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dc.contributor.advisorLamb, Audrey L.
dc.contributor.authorOlucha, José
dc.date.accessioned2012-10-28T17:26:55Z
dc.date.available2012-10-28T17:26:55Z
dc.date.issued2012-05-31
dc.date.submitted2012
dc.identifier.otherhttp://dissertations.umi.com/ku:12019
dc.identifier.urihttp://hdl.handle.net/1808/10330
dc.description.abstractTo survive and establish infections in host tissues, pathogens must compete with the host organism for iron. One strategy for iron acquisition is to excrete iron-chelators, called siderophores, with very high affinity to ferric iron. Studies have shown siderophores to be associated with growth and virulence of some pathogens. Inhibition of siderophore production is therefore considered an attractive target for the development of novel antimicrobial agents. This dissertation describes biochemical investigations of two enzymes involved in siderophore production in Pseudomonas aeruginosa, an opportunistic pathogen. PchB catalyzes two pericyclic reactions in a single active site: 1.) an isochorismate-pyruvate lyase reaction (breakdown of isochorismate to salicylate and pyruvate) and 2.) a chorismate mutase reaction (rearrangement of chorismate to prephanate). There is an ongoing debate in the field over the relative contributions of Near Attack Conformations (NAC) and Transition State Stabilization (TSS) to the molecular mechanism of pericyclic reactions. Steady-state kinetics of a K42H-PchB mutant with a pH-dependent charge on position 42 on the active site loop, previously shown to be important for catalysis reveals that lyase and mutase activities require the positive charge at that position for efficient catalysis. Covalent and non-covalent chemical-rescue experiments on mutants deficient of the positive charge at position 42 suggest that the positive charge at the 42 position must be organized within the active site for efficient catalysis. Finally, quantum mechanical/molecular mechanical experiments on wild type and K42H PchB models look at the mechanism of catalysis of the lyase activity in more detail. PvdA is an accessory enzyme to the siderophore pyoverdin biosynthetic pathway of Pseudomonas aeruginosa. PvdA is an N-hydroxylating ornithine hydroxylase: it catalyzes the FAD dependent addition of oxygen to the N5-amine of the ornithine using NADPH as electron donor and molecular oxygen. Here we present two structures of PvdA with FAD in oxidized (1.9 Å resolution) and reduced (3.03 Å resolution) flavin forms. These are the first two structures of an N-hydroxylating Class B flavoprotein monooxygenase and the first structures of a Class B flavoprotein monooxygenase to contain redox center, electron donor and product/substrate in the active site bound simultaneously.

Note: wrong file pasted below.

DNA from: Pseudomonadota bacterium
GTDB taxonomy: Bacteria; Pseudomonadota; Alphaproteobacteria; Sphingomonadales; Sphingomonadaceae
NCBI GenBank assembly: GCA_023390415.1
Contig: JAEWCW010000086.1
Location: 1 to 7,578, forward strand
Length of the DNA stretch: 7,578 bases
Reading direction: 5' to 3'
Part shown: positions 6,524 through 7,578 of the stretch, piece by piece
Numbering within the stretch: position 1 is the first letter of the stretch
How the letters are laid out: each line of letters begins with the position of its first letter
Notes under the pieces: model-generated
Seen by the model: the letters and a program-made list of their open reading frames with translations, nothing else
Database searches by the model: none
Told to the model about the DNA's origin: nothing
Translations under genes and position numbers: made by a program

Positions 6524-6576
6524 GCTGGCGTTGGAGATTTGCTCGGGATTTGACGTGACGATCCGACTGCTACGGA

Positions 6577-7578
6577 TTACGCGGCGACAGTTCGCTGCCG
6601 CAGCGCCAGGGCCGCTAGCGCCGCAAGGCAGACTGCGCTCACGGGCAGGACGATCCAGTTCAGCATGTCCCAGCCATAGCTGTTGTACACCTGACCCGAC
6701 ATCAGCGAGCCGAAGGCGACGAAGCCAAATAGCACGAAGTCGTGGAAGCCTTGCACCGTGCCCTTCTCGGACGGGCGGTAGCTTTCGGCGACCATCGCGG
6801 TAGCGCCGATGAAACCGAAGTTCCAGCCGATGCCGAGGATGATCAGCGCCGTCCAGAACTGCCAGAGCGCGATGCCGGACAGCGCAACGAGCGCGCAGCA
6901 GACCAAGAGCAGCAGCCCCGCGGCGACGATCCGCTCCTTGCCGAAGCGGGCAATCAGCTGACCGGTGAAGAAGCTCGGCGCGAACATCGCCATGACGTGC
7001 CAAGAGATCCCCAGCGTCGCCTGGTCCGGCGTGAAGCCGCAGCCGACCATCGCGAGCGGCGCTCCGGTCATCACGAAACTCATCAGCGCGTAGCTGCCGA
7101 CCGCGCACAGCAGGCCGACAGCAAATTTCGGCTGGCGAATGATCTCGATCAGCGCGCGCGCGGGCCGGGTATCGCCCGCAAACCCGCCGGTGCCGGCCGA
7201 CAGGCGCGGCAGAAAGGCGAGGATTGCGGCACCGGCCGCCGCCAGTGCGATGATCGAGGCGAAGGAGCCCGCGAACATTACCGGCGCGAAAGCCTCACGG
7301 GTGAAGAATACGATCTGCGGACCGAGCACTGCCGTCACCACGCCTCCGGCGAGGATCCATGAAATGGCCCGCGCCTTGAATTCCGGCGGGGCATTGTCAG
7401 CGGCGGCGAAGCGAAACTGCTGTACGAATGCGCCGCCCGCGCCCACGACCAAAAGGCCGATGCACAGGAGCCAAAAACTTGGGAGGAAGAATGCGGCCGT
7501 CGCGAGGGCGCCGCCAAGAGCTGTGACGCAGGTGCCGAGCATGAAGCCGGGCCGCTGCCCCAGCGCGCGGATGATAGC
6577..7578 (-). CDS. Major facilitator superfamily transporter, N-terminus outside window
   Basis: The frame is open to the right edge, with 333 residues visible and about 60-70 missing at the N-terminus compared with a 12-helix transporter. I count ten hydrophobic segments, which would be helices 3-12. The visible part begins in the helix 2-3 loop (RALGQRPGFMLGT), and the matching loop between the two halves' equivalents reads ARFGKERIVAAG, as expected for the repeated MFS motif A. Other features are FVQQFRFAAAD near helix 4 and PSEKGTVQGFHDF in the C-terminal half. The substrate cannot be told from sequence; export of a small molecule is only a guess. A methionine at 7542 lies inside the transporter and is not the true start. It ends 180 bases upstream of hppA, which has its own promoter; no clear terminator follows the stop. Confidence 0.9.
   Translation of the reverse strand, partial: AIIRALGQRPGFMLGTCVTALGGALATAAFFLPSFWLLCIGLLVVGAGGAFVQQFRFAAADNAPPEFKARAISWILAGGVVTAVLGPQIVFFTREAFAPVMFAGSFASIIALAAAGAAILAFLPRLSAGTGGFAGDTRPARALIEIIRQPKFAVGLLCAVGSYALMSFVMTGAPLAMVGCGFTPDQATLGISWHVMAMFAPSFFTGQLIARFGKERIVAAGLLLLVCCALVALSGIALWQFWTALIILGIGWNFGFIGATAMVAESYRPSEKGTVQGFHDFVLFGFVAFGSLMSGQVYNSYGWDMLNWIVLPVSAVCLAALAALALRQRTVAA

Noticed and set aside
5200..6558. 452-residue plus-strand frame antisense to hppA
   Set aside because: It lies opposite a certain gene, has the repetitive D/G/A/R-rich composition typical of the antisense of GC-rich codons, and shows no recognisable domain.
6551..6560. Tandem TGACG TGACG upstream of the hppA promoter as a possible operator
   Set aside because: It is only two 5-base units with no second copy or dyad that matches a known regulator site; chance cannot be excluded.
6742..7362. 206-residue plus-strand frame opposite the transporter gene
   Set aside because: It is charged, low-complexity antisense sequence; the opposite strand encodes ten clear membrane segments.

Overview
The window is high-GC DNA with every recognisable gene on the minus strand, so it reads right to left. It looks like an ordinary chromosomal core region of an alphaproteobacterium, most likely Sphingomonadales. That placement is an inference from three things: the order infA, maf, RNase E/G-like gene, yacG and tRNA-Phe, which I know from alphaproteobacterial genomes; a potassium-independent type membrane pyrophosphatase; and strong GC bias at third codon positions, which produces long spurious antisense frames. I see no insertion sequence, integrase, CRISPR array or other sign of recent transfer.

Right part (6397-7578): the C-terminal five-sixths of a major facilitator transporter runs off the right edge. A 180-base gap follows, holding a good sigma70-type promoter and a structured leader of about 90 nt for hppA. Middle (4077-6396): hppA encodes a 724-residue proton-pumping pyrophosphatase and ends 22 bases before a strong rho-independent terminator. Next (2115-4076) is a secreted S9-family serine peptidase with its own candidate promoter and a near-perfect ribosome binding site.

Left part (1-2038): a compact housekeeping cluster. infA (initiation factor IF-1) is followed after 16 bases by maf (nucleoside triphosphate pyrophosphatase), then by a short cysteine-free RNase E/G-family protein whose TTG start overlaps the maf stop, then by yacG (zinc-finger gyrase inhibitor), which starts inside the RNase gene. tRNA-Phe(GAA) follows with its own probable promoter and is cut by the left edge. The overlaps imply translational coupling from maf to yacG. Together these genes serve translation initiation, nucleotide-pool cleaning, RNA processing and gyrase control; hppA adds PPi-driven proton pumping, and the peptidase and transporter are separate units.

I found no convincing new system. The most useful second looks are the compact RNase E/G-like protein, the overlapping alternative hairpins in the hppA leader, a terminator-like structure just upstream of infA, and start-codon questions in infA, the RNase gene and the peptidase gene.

dc.format.extent215 pages
dc.language.isoen
dc.publisherUniversity of Kansas
dc.rightsThis item is protected by copyright and unless otherwise specified the copyright of this thesis/dissertation is held by the author.
dc.subjectBiochemistry
dc.subjectBiophysics
dc.subjectBioinformatics
dc.subjectIsochorismate-pyruvate lyase
dc.subjectOrnithine hydroxylase
dc.subjectPseudomonas aeruginosa
dc.subjectPyochelin
dc.subjectPyoverdin
dc.titleStructural, Functional and Computational Characterization of Pseudomonas aeruginosa Siderophore Biosynthetic Pathway Accessory Proteins PchB and PvdA
dc.typeDissertation
dc.contributor.cmtememberRichter, Mark
dc.contributor.cmtememberHefty, P. Scott
dc.contributor.cmtememberDe Guzman, Roberto N.
dc.contributor.cmtememberAzuma, Yoshiaki
dc.contributor.cmtememberPrisinzano, Thomas E.
dc.thesis.degreeDisciplineMolecular Biosciences
dc.thesis.degreeLevelPh.D.
kusw.oastatusna
kusw.oapolicyThis item does not meet KU Open Access policy criteria.
dc.rights.accessrightsopenAccess


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